The movie starts pretty grindhouse cool with a guy named Scorpion Joe and his buddy, Lenny, robbing a small bank. There are lots of freeze frames and graphics introducing the characters. It all has a very 70s vibe and works well as homage. After the guys take a customer named Vivian hostage (Keating's apparent muse, Ashley Bell), they wander into private desert property where Lenny succumbs to injuries obtained at the robbery. Scorpion Joe and Vivian then run afoul of the land owner and the real horror begins.

(SPOILER WARNING) I will say, I was a little disappointed in the build-up of Joe as a character only to have him dispatched very early in the movie. The whole first half hour seems to be a fake out since the real meat of the movie is Vivian versus Wyatt, a crazed Pat Healy. (END SPOILERS) Healy does a great job as the nutcase who has turned his property into hunting grounds. There is plenty of evidence of past visitors and where they made their stands. If there is a complaint I have about the premise, it is that there is so much potential in the set-up that never really pays off. I expected more traps or clever tableaus from Wyatt but he pretty much only has two tricks up his sleeve.

Overall, this is a solid survival horror movie. The performance are strong and the set design is creepy. Like I said, the biggest disappointment to me was wasted potential. My friends who saw it with me found it very boring and borderline irredeemable as entertainment. Let me know what you think if you see it.

Thursday, March 16, 2017

Day 136: May

Lucky McKee and Angela Bettis can both thank this movie as being their breakthrough in the world of horror. I have only seen it once but I remember it disturbing me greatly.

May (Bettis) is a woman with a lazy eye who has always had problems making friends. She has a doll named Suzie that her mother made for her to keep her company. When she gets the lazy eye corrected, she soon draws the attention of both Jeremy Sisto and Anna Faris in a sort of feast or famine paradigm. When things slowly but surely go wrong with both of her admirers, May is left to her own devices to figure out how to make new friends. Things go very, very badly for several people and the ending is truly horrific.

This low budget, indie horror is quite good at setting the world May lives in and making us see the world the way she does. There are only so many years of social neglect a person can endure without going a little crazy and May has passed that date by a good half decade. Her awkwardness creates some cringe comedy and later some just plain cringes. Bettis does a great job of making her lone weirdo feel real. Faris, in a rare non-comedic role, is very good as the lesbian pursuer of May's straight but lonely protagonist. Jeremy Sisto plays a decent guy who probably would have gone for May if she hadn't gone all weird after seeing his movie.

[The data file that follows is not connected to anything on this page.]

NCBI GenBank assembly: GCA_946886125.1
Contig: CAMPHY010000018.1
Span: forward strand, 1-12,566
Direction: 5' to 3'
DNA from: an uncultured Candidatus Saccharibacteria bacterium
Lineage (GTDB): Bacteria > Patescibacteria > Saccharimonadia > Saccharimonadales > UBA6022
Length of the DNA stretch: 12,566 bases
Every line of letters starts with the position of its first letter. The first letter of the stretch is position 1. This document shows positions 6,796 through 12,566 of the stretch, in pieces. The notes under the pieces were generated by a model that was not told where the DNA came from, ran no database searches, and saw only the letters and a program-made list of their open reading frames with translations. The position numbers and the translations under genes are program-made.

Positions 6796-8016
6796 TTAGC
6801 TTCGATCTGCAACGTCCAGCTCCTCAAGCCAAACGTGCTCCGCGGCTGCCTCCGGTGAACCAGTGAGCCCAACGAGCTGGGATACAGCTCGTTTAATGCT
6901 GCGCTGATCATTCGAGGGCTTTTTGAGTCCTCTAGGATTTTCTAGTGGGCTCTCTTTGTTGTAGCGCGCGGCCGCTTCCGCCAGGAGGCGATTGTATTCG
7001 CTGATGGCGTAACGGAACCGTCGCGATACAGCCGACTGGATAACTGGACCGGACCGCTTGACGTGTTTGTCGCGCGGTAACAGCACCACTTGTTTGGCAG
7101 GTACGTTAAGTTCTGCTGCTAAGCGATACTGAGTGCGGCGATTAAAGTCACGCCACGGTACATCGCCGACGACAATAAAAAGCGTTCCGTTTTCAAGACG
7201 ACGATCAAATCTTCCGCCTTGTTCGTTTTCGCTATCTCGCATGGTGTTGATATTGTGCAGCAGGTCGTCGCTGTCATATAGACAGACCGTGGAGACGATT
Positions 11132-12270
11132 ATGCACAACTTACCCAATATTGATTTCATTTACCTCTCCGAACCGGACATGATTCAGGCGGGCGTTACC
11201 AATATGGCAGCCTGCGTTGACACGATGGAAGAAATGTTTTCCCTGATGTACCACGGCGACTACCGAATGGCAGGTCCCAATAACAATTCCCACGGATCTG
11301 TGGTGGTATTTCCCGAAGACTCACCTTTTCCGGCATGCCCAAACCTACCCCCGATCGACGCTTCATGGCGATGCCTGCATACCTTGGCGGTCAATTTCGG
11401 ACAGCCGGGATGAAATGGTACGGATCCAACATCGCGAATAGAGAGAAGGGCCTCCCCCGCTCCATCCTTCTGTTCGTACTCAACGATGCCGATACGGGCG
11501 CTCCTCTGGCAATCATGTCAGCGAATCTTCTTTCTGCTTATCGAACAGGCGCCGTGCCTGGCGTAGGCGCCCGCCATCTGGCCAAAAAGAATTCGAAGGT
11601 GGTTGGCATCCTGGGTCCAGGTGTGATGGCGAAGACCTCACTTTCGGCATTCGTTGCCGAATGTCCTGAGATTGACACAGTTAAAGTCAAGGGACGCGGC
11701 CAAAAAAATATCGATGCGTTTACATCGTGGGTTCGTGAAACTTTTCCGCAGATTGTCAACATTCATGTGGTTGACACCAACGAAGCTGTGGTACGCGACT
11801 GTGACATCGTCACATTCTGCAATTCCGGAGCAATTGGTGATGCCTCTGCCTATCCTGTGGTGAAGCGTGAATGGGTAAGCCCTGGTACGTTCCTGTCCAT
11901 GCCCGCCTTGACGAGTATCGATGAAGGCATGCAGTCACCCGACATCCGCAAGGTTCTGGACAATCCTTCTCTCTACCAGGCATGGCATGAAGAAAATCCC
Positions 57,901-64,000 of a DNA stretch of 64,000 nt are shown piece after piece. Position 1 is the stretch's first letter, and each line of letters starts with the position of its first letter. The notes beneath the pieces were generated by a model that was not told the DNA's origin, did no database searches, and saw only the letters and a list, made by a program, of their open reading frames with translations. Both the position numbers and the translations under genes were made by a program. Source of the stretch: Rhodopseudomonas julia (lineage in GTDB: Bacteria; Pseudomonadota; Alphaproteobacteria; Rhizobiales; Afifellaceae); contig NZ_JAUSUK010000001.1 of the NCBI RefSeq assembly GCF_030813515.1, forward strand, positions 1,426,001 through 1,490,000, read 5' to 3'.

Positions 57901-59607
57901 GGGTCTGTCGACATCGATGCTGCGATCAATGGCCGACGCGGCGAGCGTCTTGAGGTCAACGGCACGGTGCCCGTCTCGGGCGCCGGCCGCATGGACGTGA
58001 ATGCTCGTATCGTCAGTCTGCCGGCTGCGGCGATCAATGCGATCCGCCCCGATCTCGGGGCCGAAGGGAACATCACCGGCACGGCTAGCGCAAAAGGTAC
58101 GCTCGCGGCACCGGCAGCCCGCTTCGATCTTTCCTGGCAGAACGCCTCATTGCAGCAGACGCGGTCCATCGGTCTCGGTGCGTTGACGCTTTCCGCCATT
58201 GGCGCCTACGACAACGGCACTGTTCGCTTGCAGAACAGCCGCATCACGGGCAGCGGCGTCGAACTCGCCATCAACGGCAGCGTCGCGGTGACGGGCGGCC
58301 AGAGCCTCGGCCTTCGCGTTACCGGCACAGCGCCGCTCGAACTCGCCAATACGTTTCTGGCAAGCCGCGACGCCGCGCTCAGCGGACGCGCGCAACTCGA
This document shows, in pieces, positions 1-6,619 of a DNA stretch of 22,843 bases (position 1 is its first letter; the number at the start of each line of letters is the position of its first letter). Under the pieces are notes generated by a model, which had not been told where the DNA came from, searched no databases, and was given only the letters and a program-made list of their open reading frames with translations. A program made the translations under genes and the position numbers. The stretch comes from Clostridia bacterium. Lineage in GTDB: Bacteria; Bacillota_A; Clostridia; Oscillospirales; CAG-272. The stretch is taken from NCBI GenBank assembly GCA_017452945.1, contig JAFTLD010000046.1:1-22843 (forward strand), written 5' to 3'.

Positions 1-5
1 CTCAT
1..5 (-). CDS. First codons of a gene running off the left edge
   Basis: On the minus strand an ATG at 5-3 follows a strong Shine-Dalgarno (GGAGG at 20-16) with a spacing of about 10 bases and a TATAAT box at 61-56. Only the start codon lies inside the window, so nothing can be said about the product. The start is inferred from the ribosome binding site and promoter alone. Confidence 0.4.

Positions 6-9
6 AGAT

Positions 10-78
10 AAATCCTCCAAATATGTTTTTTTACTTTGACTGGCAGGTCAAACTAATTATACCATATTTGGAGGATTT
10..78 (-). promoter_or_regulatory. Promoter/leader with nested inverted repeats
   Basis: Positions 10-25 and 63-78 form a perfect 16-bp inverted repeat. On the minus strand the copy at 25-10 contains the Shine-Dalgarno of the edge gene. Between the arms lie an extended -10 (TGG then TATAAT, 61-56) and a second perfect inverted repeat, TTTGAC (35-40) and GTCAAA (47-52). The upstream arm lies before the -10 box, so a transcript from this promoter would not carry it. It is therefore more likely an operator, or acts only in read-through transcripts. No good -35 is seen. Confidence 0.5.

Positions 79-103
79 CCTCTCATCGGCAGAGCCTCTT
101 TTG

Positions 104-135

For fans of psychological horror that turns into real horror, you should check out May. It isn't flashy or thrill-a-minute, but it will get under your skin.

Wednesday, March 15, 2017

Day 135: Misery

One of the more successful Stephen King adaptations, I haven't seen this one in many a year but I remember being fond of it.

For those who don't know, a writer has just announced that he will be killing off his most beloved character. He is soon after taken prisoner/helped out by one of his biggest fans who tortures him into writing the character back to life. King has always kept one eye on obsessive fans and this movie actually has a little something to say about how people feel like they own an artist just because they consume his art.

James Caan does a great job as the put upon writer here. He is just gruff enough to be dangerously dismissive to his fans while out in the world but vulnerable enough to sell his terror at the various things Kathy Bates inflicts him with. Speaking of Bates, her portrayal of Annie Wilkes is pretty bone-chilling here. She delivers on being a strong physical presence while coming off as sweet natured (most of the time). Her academy award for this movie makes it the only Stephen King adaptation to win an oscar (that's right even, Shawshank didn't win one).

The cat and mouse games are well directed by Rob Reiner, who was more known for comedies at the time. If you like small cast productions and haven't seen this, you should check it out.

Tuesday, March 14, 2017

Day 134: Alien

One of the many projects that emerged from the aborted attempt to do Dune in the 1970s, Alien still stands as the pinnacle of sci-fi horror. Despite being almost 40 years old, the movie still holds up well as a vision of the future.